Superannuation Guarantee - Senator Jacqui Lambie Skip navigation

Superannuation Guarantee

I believe you have the right to be heard by your politicians. That's why I want your advice on this issue.

Should super payments go up this year?

The Government’s deciding whether to give up on the scheduled rise in the superannuation guarantee later this year. If they try to put it off, I might be the last vote that decides if they can do it.

The superannuation guarantee is the amount of money that your employer has to put into your super fund as part of your pay packet. At the moment it’s set at 9.5% of however much you earn. That’s supposed to go up to 10% in July, and it’s meant to keep going up to 12% by the middle of 2025.[1]

Here’s the thing: some people say that forcing your boss to put more money into your super will mean they’re less willing to give you a pay rise down the track.[2] The thinking is that when your employer is deciding how much they can afford to pay you in wages, they’ll take into account how much money your super payments are already costing them.

The others say that there’s no guarantee that taking extra super off workers will mean wages go up. They reckon we’d be better off forcing employers to give workers something, because otherwise they’ll probably get nothing.[3]

One other thing to think about. The tax breaks on super are really generous. Very wealthy people with millions in their super accounts can get tax breaks that are so high they’re worth more than the age pension.[4] Increasing the super guarantee will make that inequality worse.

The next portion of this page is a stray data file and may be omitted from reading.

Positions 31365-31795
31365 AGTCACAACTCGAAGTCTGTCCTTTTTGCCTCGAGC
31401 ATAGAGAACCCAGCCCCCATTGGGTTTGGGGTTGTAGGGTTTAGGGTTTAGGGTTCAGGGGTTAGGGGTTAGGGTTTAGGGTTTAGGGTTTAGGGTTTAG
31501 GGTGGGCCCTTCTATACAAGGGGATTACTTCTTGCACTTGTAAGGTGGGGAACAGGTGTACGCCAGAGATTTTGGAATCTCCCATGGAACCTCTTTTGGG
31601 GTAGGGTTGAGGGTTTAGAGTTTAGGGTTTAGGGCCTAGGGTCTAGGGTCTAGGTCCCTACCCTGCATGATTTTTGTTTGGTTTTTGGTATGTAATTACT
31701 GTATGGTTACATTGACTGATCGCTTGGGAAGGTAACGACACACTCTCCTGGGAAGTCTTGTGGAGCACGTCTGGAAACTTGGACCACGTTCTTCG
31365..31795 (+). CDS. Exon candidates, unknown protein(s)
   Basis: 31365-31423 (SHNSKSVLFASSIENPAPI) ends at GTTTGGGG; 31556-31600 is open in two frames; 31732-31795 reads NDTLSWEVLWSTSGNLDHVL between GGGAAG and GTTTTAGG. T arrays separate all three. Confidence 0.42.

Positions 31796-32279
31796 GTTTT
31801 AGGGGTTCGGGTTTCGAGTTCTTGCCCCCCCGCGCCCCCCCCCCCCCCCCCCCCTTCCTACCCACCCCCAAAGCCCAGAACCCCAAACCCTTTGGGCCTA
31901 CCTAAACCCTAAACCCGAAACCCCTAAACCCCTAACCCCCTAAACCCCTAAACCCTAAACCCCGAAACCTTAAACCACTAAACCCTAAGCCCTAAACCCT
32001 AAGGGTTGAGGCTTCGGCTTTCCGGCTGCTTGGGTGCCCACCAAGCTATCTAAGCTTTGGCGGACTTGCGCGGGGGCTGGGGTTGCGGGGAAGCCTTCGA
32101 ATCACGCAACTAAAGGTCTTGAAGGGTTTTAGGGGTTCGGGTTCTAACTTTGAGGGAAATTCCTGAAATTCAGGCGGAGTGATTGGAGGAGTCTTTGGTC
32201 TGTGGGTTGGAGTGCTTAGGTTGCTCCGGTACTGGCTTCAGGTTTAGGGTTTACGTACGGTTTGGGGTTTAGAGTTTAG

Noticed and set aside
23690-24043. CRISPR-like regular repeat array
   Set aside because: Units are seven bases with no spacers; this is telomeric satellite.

Arguments for increasing super:

    A lot of people don’t trust that taking businesses off the hook for super will make wages grow any faster.
    Keeping the superannuation guarantee where it is will mean more people retire with less. They’ll have to rely on the age pension.

Arguments against increasing super:

    Business owners might not be able to pay more super and pay more in wages. For a lot of them, the choice might be between putting money into one or the other. So wages could grow even slower.
    Super tax breaks increase inequality because they benefit people who earn more. Tax breaks are also expensive for the government.
    The extra cost of super could weigh down businesses just as the economy is starting to pick up again.

Ok, now it’s over to you. Should I back the super guarantee going up, even if it means lower wages in the future?



Advise me

Should I back the super guarantee going up, even if it means lower wages in the future?

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    1 To put that in context: if the superannuation guarantee goes up to 12%, someone who makes $60k a year would be getting an extra $1,500 in their super account every year. That money will be invested by their fund, so it could be worth a lot by the time they retire.
    2 See “Retirement Income Review: Final Report”, Callaghan et al., published by the Department of the Treasury, July 2020, for sources.
    3 “Super: What you need to know”, Australian Unions, December 2020.
    4 “The higher the income, the bigger the subsidy”, Inside Story, February 2021.